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Mitosis 25,085 views

Teacher/Instructor Patrick Roisen
Patrick Roisen

M.Ed., Stanford University
Winner of multiple teaching awards

Patrick has been teaching AP Biology for 14 years and is the winner of multiple teaching awards.

Mitosis is a type of cell division found in eukaryotic cells. The products of mitosis are daughter cells that are genetically identical to the parent cell with the same set of chromosomes. The different stages in mitosis are prophase, prometaphase, metaphase, anaphase and telophase.

Mitosis is eukaryotic cell division. Now you got to be careful because some people will get really kind of picky about it because technically, it's about making two nuclei not necessarily two cells because there's some kinds of organisms like fungi that sometimes don't bother doing the final step where you do cytokinesis and divide off the two cells. So you wind up with two nuclei and one cell. So just to remind you mitosis is cell division from making two identical nuclei. You might have heard that i. It's to help you remember what mitosis means. I'll use that to help differentiate between mitosis which is for identical nuclei and meiosis more properly meiosis. Meiosis which is for reproductive purposes, for sexual reproduction that is.

So what happens is that during mitosis, this is at the end of the cell cycle during what's called M-phase. The rest of the time, the cell is in what's called interphase which is its normal life. You go through the g1 phase where it's expanding, growing to its adult size, maturing, et cetera. S-phase is when it's getting ready for mitosis and that's when it copies the DNA through DNA replication. It then goes through g2 where then copies off the instructions on how to build the tubular that makes the spindle fibres that they can be in so much in use during mitosis. Then you'll go through the 4 major steps of mitosis; prophase, metaphase, anaphase and telophase. There is that final other stage called cytokinesis. But again that's technically considered outside of mitosis.

So, I've got a little thing that'll help you remember what's going on during cell division. So put your hands together like this. This represents the nucleus of a cell that's in proph- sorry in interphase. So it's already it's still intac- the DNA is spread out. So then you tighten your hands together and that represents the condensing of the DNA that occurs during prophase. Then you put your hands like this so that this part and this part are touching. that's called metaphase. this is how the cell's chromosomes are aligned down the middle of the cell. Then in anaphase, those chromosomes get pulled apart, like your hands are. Then during telophase you wind up with two new dense nuclei. So I'll go through it again. Interphase, prophase, metaphase, anaphase, telophase and cytokinesis. Cha cha cha. Alright?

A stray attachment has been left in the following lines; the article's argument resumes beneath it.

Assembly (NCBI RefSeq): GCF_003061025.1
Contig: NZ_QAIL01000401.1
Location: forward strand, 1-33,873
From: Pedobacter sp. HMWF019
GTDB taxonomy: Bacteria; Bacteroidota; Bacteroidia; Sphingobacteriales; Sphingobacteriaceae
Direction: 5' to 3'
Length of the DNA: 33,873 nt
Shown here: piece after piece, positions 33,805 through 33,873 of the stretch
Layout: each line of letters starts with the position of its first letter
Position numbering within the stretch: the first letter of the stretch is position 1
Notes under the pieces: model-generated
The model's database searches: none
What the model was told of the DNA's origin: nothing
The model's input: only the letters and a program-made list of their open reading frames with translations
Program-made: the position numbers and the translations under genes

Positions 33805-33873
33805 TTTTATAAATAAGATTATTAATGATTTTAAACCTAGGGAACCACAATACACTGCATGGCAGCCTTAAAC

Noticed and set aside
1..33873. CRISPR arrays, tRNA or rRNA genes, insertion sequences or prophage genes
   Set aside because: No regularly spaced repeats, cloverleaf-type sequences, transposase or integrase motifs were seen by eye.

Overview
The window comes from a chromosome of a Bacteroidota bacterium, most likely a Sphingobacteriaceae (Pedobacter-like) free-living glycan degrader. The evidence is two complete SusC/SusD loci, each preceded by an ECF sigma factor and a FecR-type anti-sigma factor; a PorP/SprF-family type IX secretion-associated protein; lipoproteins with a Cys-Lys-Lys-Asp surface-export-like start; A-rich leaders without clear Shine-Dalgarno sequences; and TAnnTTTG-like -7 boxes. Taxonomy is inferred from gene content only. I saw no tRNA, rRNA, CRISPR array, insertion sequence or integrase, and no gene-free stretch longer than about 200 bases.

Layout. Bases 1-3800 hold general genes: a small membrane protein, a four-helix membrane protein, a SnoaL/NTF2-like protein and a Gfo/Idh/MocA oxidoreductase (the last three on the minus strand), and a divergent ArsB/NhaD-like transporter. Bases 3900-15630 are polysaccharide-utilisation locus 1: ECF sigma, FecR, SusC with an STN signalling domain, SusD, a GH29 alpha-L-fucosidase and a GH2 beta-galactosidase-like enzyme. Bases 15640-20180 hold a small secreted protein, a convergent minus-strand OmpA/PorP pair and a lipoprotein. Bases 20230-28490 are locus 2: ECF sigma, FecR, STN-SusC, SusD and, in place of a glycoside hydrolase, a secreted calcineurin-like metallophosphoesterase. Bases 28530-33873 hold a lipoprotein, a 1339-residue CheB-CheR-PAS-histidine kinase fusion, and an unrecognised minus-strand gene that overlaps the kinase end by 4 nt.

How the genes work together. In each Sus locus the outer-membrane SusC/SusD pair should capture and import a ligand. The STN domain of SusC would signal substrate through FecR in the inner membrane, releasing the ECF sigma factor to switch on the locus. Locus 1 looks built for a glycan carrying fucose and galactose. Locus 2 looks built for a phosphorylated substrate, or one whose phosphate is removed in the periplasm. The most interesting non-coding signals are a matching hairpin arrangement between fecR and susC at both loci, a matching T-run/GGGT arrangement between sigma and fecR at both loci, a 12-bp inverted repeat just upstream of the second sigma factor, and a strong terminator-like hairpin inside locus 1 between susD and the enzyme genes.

Let's take a look at a video that shows us a little bit more indepth. Here's a great one from YouTube. We zoom in. Now here we see the cell's nucleus undergoing prophase. We see the DNA spread out in chromatin form. Now it's condensing into the visible chromosomes. This yellow ball here is the nuclear envelope. Now once the chromosomes have condensed, we can now break down the nuclear membrane as the two centrioles if we're talking about plants or just center. Centrioles in animal cells, centrosomes in plant cells. And we'll see the spindle fibres start to go towards the chromosomes to hook on to the as well as to push each other apart. Here's a spindle fibre attaching to that part of the chromosome and to this part of the chromosome. Let's pause it right here, because this is an important thing.

This chromosome here is actually made out of two separate DNA molecules. Now they are held together this place right here called the centromere which means literally the center part. These two little things on either side, they've always looked like really big audi belly buttons. These audi belly buttons are what the spindle fibre here and here attach to. You can think of them as belly buttons with belly button rings. They got a rope tied to this belly button ring of this identical twin who's identical to that one. So we got a couple of siamese twins with pierced belly buttons that we're going to hook up ropes and then pull them apart. Alright? So that's what's going on with this chromosome. Every other chromosome in the nucleus well, the nuclear membrane is gone now, but every other chromosome in the cell is having the same thing happen.

Just as a double check. You know that this entire thing is a chromosome. What are these two identical parts called? That's correct. They're called chromatids right now while they're still attached. Once they're separated however, we no longer call them chromatids. They're now just considered separate chromosomes.

Alright, let's get this started up again and we'll see that as this chromosome is pulled by this side it's also pulled on that side. And that means all of the chromosomes are lying in the middle. Let's stop it there. When they're all in the middle you'll see a single row with all the chromosomes like this, remember that was our metaphase, then they're being pulled apart. Once we're in the pulling apart phase, that's anaphase, a part. Prophase was preparing, metaphase in the middle, anaphase the moving apart. Alright, let's get it going again. And we see during anaphase, the chromosomes moved opposite sides or pulls of the expanding self.

Now, once they reach an appropriate part, we are going to reassemble the nuclei and loosen the chromosomes back into that loosely organized DNA form called chromatin. And now we're entering into telophase.

Now that the two nuclei reformed the DNA loosens up or relaxes back in the chromatin and then the cell if it chooses to conduce cytokenesis and separate and we wind up with two identical cells to the original parental cell. That's mitosis.